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Hong Kong activist granted political asylum by Sweden in security law first for EU

·4 min read

Sweden has granted political asylum to a Hong Kong journalist and activist, ruling that he would otherwise "risk arrest" in the city for activities that would be "considered in breach of the national security law".

The Swedish Migration Agency made the ruling in April, but Narayan Liu, who was born in Taiwan but raised in Hong Kong, is now going public with the news - having received his residency documents this month.

It is believed to be the first asylum award for a Hongkonger in the European Union to explicitly cite the national security law, which Beijing rolled out in June 2020.

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"When returning to Hong Kong, you risk arrest as the activities you have undertaken would be considered in breach of the national security law," read a 10-page award, seen by the South China Morning Post.

The news was first reported by Kinamedia, a Swedish online news outlet.

Swedish authorities judged that Liu's overseas campaigning for Hong Kong's democracy movement would be considered a breach of the law, which has seen more than 180 political opponents, journalists and activists jailed in the city in the past two years.

Liu, who has lived in Sweden since 2013, founded a number of campaign groups including Bauhinias for Freedom and Free Hong Kong, and served as president of Befria Hong Kong, another pressure group.

The authorities cited the law's assertion that "incitement to separatism, subversion, terrorism and collusion with protagonists is punishable".

They pointed to the fact that Liu had "collaborated with high profile speakers and ... [has] received media exposure both in Sweden and Hong Kong".

"The Migration Board therefore considers that if you return to Hong Kong you risk persecution because of your political views," read the note, adding that "the law is also applicable extraterritorially, which would include the activities you have carried out in Sweden".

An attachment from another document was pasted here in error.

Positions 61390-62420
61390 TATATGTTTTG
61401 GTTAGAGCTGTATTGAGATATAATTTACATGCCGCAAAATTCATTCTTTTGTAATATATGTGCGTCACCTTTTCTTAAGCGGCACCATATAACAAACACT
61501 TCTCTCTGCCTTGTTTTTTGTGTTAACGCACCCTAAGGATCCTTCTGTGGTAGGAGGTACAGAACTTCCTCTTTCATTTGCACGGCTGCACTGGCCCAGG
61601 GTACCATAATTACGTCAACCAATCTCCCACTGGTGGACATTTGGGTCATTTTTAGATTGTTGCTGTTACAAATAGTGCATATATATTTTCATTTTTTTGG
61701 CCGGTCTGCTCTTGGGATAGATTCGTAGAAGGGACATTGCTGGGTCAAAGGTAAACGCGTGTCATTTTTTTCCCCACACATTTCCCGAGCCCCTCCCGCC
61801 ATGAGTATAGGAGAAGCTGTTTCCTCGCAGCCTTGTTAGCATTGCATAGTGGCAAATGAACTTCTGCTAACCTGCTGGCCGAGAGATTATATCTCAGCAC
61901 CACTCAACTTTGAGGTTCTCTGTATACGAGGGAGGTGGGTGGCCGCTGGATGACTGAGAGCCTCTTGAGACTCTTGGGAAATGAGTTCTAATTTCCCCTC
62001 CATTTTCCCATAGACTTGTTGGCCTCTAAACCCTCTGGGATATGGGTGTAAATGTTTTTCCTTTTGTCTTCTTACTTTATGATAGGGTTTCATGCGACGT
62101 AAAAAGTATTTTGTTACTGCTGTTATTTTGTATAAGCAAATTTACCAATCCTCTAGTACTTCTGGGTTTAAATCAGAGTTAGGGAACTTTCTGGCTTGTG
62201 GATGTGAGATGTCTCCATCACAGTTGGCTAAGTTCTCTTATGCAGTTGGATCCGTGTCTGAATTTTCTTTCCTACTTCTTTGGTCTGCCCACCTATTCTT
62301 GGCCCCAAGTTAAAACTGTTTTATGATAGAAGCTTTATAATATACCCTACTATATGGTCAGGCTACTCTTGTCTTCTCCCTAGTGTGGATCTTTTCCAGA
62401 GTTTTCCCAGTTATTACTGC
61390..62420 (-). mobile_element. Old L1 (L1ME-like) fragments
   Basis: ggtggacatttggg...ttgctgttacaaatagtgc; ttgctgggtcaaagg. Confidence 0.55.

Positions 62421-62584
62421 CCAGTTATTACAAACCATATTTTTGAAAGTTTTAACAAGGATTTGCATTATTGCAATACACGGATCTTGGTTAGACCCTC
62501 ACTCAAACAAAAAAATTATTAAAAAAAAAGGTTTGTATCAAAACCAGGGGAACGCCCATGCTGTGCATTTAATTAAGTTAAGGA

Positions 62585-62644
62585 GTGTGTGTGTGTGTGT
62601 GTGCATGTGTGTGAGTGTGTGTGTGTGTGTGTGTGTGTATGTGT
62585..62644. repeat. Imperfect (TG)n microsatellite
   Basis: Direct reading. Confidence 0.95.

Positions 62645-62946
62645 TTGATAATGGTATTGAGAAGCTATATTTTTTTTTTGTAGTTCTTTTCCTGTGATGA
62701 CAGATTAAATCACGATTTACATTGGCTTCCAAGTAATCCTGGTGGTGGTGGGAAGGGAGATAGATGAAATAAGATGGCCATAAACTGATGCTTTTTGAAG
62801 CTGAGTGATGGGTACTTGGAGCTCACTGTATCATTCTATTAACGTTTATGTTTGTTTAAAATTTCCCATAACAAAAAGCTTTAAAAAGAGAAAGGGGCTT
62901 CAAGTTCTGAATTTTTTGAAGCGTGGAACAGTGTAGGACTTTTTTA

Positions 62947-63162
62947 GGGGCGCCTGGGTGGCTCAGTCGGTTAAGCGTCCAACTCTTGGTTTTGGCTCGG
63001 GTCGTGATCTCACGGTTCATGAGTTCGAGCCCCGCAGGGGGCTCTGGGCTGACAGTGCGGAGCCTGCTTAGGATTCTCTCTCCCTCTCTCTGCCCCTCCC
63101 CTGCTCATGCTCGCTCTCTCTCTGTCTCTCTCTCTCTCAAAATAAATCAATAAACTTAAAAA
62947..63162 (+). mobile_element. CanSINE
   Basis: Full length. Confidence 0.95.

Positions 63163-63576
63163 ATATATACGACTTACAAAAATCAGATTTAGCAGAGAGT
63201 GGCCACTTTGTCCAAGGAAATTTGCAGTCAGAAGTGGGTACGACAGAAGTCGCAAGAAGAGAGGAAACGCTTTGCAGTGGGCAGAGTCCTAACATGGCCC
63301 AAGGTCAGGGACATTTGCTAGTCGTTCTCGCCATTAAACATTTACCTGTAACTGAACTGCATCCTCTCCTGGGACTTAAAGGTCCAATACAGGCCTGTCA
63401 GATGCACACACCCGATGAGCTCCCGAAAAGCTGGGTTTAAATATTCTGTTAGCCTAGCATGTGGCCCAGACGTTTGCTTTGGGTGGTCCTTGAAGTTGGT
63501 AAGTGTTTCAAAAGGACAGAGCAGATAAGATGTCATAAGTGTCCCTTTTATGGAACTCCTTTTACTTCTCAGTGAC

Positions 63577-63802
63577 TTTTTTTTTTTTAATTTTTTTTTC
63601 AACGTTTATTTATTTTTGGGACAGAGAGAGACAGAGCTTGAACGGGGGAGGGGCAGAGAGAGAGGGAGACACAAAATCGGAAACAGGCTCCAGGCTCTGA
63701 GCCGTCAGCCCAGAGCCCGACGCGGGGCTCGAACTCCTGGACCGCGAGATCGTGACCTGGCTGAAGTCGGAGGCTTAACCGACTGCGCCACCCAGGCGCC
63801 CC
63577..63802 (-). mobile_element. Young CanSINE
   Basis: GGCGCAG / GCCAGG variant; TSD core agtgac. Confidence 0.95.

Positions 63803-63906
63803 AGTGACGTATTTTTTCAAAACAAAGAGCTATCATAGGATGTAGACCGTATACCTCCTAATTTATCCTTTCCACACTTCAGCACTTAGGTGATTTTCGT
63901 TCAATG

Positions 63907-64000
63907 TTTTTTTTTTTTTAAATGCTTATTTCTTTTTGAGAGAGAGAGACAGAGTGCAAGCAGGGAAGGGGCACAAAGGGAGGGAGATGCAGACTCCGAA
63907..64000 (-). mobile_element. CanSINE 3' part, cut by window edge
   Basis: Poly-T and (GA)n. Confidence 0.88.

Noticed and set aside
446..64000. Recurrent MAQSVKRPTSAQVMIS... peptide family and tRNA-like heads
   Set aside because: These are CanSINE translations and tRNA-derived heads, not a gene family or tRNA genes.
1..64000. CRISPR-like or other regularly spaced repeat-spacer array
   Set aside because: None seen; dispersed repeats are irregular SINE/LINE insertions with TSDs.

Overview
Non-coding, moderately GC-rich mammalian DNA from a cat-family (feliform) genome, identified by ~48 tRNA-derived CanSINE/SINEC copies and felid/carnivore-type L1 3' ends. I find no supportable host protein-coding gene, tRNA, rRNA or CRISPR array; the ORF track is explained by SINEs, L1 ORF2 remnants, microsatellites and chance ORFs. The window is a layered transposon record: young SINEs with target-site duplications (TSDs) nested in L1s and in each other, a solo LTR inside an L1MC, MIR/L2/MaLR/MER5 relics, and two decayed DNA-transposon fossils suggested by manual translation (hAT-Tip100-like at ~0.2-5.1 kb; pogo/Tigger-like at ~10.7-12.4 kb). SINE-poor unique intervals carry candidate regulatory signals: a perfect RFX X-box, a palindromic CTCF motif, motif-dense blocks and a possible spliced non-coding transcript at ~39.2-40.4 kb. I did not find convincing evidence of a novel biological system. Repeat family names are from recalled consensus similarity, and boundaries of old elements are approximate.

There have been isolated cases of Hong Kong people receiving political asylum elsewhere in the EU, but none are thought to have cited the security law.

In May, a Hong Kong woman referred to by the pseudonym "Kathrin" was granted refugee status in Germany, but the authorities there did not provide detailed rationale behind their verdict.

"Since the refugee definition is fairly standard internationally, then these could all be precedents," said Mark Daly, a human rights lawyer who has worked on asylum cases in Hong Kong since 1995.

"Having practised and taught refugee law in Hong Kong for about 27 years I would have never thought, and it is disappointing, that Hong Kong has become a refugee-producing jurisdiction, where persons are persecuted for political views," Daly added.

Liu said he was "surprised" that the ruling had referred to the national security law in detail. He said he had since been inundated with congratulations from other Hong Kong campaigners, and "hopes that it shows others can do this too".

Those leaving Hong Kong in the wake of Beijing's crackdown on opposition politicians, media and activists have typically found refuge in English-speaking countries, including Australia, Britain and Canada.

The EU has no lifeboat scheme to support Hongkongers, and talks of creating one have dried up since last spring, when the bloc's foreign ministers failed to agree on a series of Hong Kong-focused measures, including support for migrants.

The EU plans to send civil servants to a gala reception in Brussels to celebrate the 25th year since the handover of Hong Kong from British rule to Chinese on June 30.

This date also marks the second anniversary of the national security law, but an EU spokesperson said that attendance does not equate to support for the Hong Kong government's policies.

"The EU has been critical of the deterioration of the situation in Hong Kong and has expressed publicly and privately its position on the dismantling of the 'one country, two systems' which was guaranteed by Hong Kong's Basic Law," said foreign affairs spokeswoman Nabila Massrali.

Ray Wong, one of the first overseas activists wanted by the Hong Kong authorities under the security law, said he hoped the Swedish terminology would convince other European governments that "Hong Kong is no longer safe for Hongkongers".

In response to the Hong Kong government's efforts to extradite Wong, the German government - which granted him asylum in 2018 - suspended its extradition treaty with the city.

Eva Pils, a professor at King's College London specialising in human rights, law, and society in China, said the mounting arrests in Hong Kong will "sadly strengthen the case for asylum to be given to those who get out".

This article originally appeared in the South China Morning Post (SCMP), the most authoritative voice reporting on China and Asia for more than a century. For more SCMP stories, please explore the SCMP app or visit the SCMP's Facebook and Twitter pages. Copyright © 2022 South China Morning Post Publishers Ltd. All rights reserved.

Copyright (c) 2022. South China Morning Post Publishers Ltd. All rights reserved.